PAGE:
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Old 06-27-2013, 11:12 AM
 
Location: Saint Louis
189 posts, read 350,466 times
Reputation: 262

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Its pretty much been established that rising sea levels are already baked in and irreversible even if we stopped producing greenhouse gasses today; and that the coasts will be profoundly affected. In particular, the Rolling Stone published an article recently writing off the city of Miami as a lost cause that will be gone by the end of the century:

Why the City of Miami Is Doomed to Drown | Politics News | Rolling Stone

Seems like other cities that I have heard mentioned that are particularly at risk include New York, New Orleans, and Charleston.

How will sea level rise affect your city?
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Old 06-27-2013, 12:37 PM
 
1,981 posts, read 3,575,739 times
Reputation: 1591
Global warming is a massive scam. Earth's temps are flat since 1998. Don't be a tool to the multinational corporations making billions off of this.

Seriously, if global warming was real, we would be spending money building levees and water systems instead of subsidizing sports cars for millionaires and giving billions of dollars away to political cronies of those in power.
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Old 06-27-2013, 01:04 PM
 
Location: St. Louis
136 posts, read 264,344 times
Reputation: 111
Quote:
Originally Posted by Andy View Post
Global warming is a massive scam. Earth's temps are flat since 1998.
That's like saying evolutionary theory is a myth because humans haven't evolved in 5000 years.

1998 to 2013 is not nearly enough of a time span to make a statement on the validity of global warming.

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Old 06-27-2013, 02:10 PM
 
Location: Portland, Oregon
2,492 posts, read 4,733,967 times
Reputation: 2864
Portland is 100 miles inland, so when the other Pacific coast cities are underwater, we'll still be dry.
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Old 06-27-2013, 03:07 PM
 
1,981 posts, read 3,575,739 times
Reputation: 1591
Quote:
Originally Posted by NewStLouisan View Post
That's like saying evolutionary theory is a myth because humans haven't evolved in 5000 years.

1998 to 2013 is not nearly enough of a time span to make a statement on the validity of global warming.
And neither were the short term "models" used by the conmen. Geologically your graph is a blip in time as well. The earth has certainly seen warmer periods pre-industrial age.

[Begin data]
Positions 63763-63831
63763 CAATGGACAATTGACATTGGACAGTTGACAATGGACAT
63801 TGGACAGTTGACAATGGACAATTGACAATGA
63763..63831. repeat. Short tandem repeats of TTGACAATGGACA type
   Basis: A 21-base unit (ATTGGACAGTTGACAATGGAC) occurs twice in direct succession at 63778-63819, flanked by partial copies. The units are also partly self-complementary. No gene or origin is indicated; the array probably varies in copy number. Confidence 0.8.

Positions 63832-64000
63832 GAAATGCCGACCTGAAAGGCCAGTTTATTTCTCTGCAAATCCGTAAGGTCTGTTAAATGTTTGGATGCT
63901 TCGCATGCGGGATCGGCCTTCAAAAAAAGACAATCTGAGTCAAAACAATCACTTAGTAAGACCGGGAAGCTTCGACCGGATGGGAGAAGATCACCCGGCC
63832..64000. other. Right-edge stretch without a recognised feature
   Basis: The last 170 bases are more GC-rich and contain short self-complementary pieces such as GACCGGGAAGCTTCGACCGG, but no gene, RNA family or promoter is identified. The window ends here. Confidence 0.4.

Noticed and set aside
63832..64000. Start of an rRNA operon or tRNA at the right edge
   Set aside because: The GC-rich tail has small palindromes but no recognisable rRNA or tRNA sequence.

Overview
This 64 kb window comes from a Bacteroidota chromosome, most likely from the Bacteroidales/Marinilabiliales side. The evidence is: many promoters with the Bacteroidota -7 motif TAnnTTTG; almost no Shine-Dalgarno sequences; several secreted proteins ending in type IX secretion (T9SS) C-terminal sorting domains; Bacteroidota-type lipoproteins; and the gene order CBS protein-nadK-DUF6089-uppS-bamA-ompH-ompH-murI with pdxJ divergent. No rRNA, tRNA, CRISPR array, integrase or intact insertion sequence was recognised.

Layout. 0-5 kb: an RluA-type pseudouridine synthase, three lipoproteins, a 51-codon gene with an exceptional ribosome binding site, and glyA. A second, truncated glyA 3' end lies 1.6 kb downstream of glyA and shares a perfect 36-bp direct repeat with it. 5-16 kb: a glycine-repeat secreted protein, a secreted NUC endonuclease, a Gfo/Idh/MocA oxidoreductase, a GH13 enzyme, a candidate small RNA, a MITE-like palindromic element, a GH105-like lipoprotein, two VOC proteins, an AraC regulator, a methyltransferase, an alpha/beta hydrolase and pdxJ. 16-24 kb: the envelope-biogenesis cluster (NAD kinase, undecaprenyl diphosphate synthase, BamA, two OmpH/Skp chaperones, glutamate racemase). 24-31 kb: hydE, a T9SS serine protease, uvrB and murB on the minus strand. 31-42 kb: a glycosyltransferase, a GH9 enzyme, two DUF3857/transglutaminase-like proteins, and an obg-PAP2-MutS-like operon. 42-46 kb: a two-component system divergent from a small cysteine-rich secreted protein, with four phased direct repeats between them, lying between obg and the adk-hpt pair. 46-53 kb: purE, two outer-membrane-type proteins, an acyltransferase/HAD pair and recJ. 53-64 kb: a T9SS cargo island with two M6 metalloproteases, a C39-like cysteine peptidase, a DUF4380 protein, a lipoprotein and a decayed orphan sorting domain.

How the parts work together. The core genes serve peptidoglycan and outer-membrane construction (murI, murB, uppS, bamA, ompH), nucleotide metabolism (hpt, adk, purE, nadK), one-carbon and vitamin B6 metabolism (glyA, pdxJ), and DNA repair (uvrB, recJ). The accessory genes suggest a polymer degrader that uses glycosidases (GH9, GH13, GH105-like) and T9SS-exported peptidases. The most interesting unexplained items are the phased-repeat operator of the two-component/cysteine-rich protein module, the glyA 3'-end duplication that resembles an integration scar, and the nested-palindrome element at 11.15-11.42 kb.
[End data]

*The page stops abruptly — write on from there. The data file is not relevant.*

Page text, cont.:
The reason the 1998 figure is significant is that the climate conmen said we had to make changes and buy their product or cede power to them or drastic things would happen and fast. Well the earth's temps are flat and have been so during a bulk of this decade and a half scam.

People need to wake up to the climate scam and stop being tools to mega-corporations looking to make another sleazy dollar or another shiester politician looking for more power.
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Old 06-27-2013, 03:10 PM
 
7,305 posts, read 14,680,632 times
Reputation: 3747
I'm sure there are other threads about whether global warming is real or not. Doubt we need another.

To the OPs point, it'll be interesting to see what sea level rises (should they occur) would do for areas like the Great Lakes region. Minnesota could become quite the desirable property.
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Old 06-27-2013, 04:22 PM
 
Location: The South
7,209 posts, read 5,362,899 times
Reputation: 12307
I won't have to drive as far to get to the beach, bring it on.
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Old 06-27-2013, 04:26 PM
 
Location: Seattle, WA
2,982 posts, read 4,532,936 times
Reputation: 3393
People always bash on Downtown Los Angeles, but it's built miles away from the ocean. So in 300 years it'll be America's best downtown due to all other major downtowns being submerged underwater!
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Old 06-27-2013, 04:29 PM
 
Location: Juneau
623 posts, read 871,432 times
Reputation: 2514
Due ti isostatic rebound or glacial isostasy, most of our land would be rising faster than nay increasing sea level. If you're looking for land that was at sea level 10,000 years ago you have to go up about 500 ft in elevation.
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Old 06-27-2013, 05:21 PM
 
Location: Jersey City
6,940 posts, read 18,211,591 times
Reputation: 6590
Rising sea level will have a significant impact on Jersey City. Our whole downtown is built in a low-lying area about 8-15 feet above sea level. The 14-foot storm surge from Superstorm Sandy did a number on us, damaging waterfront walkways and buildings, forcing water up through the sewer system into the streets and basements, and flooding ground-level residences and businesses. If we sink lower (or the water rises higher), we'll have the same impacts during smaller storms.

My old hometown, Norfolk, is in trouble too:
Video: Rising tide | Watch Need To Know Online | PBS Video
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